A landmark study of a Peruvian glacier has concluded that climate change caused by human activity is the key factor in the dangerous phenomenon of outburst flooding from glacial lakes. That finding could prove useful in a David vs. Goliath climate lawsuit currently being heard in a German civil court.
“As the Palcaraju Glacier in the Andes has melted, Lake Palcacocha has expanded rapidly—approximately 34-fold by volume since 1990,” write the study authors in a guest post for Carbon Brief. “Labelled by the media as a ‘deadly flood time bomb’, the risk to downstream communities persists despite the efforts of local authorities to drain and dam the lake.”
That potentially devastating time bomb is a direct result of human-caused global heating, conclude the research duo, made up of lead author Rupert Stuart-Smith, a doctoral researcher at the Environmental Change Institute at Oxford, and Gerard Roe, associate chair of the University of Washington’s Department of Earth and Space Sciences. At risk is the downstream Peruvian city of Huaraz, with 120,000 residents.
In its coverage of the study, recently published in the journal Nature Geoscience, Inside Climate News writes that Lake Palcacocha “sits at 14,980 feet above sea level in the gleaming Cordillera Blanca mountain range,” with the Palcaraju Glacier towering a vertical mile above that. The now tremendously exposed city of Huaraz lies “5,000 vertical feet below the lake, near the mouth of a steep, 13-mile canyon.”
As Stuart-Smith explains in a separate guest post for The Guardian, he and Roe were able to establish that “95% of the observed temperature change around the glacier is the result of human-caused climate change,” and that 100% of the glacier’s retreat owes to global heating.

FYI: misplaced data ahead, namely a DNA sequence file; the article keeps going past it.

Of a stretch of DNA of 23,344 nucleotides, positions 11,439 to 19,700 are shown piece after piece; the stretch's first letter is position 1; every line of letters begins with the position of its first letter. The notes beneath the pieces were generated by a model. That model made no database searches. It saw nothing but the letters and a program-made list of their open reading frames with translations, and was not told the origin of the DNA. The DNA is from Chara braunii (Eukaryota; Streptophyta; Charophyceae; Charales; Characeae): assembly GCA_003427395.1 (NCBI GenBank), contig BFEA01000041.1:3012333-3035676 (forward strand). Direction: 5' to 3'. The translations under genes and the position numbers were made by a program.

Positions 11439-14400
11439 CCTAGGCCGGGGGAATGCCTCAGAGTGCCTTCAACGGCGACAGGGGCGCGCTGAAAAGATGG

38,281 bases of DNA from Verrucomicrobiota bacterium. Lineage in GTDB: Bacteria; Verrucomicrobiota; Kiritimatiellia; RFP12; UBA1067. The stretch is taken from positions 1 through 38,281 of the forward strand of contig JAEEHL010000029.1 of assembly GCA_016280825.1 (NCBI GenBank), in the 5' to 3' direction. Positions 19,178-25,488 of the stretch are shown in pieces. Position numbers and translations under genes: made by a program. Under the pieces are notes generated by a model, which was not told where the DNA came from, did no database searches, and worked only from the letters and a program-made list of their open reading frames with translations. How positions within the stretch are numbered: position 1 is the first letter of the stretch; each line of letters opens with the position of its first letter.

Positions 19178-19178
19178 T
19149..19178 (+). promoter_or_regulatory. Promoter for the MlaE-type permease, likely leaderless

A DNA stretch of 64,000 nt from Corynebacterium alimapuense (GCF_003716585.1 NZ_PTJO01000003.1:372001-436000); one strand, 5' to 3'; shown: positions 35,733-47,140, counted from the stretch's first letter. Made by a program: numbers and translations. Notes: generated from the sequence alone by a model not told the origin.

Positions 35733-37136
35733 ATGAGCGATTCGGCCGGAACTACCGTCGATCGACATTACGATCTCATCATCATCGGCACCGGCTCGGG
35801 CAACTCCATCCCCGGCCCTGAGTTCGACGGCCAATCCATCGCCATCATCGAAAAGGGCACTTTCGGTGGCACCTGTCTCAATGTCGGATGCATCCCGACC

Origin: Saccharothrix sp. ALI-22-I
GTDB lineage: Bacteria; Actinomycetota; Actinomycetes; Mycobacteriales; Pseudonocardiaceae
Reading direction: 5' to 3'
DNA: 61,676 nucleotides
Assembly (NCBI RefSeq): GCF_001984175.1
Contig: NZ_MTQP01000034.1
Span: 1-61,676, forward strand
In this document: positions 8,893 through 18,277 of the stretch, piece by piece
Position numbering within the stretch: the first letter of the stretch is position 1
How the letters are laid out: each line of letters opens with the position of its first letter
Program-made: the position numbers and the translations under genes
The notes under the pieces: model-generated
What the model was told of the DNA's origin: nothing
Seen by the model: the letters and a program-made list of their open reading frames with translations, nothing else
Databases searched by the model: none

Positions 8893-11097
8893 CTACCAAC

“In other words,” Stuart-Smith writes, “in the absence of climate change, it is as likely that the glacier would have lengthened as it is that it would have retreated.”
Today, the overburdened Lake Palcacocha ranks in the “highest hazard level” for outburst flooding risk. That puts Peru in the unfortunate league of countries like Nepal and Bhutan—they’re all particularly vulnerable, with many living “in the path of potential flood waters.”
The findings come as a boon to climate litigators, who say the research “could be key to holding major polluters accountable for their contribution to climate change,” writes The Guardian.
“Given that the court in Germany has already approved that, legally, there is responsibility for major emitters, this would have a bearing everywhere,” said Hamburg-based environmental lawyer Roda Verheyen. She told The Guardian she anticipates the study will “provide evidence of cause and effect that can be used in court worldwide.”
Verheyen herself is representing Saúl Luciano Lliuya, a Peruvian farmer who lives with his family downstream from Lake Palcacocha, in a climate suit against RWE, Germany’s largest electricity provider.
Lliuya is asking RWE to pay its share of responsibility for the damage prevention costs now being incurred by the citizens of Huaraz—so far totalling about US$20,000. While a small sum, any ruling in Lliuya’s favour “would set a significant precedent for future claims against major emitters,” notes The Guardian.
“The judges are currently examining the evidence,” the UK media outlet adds.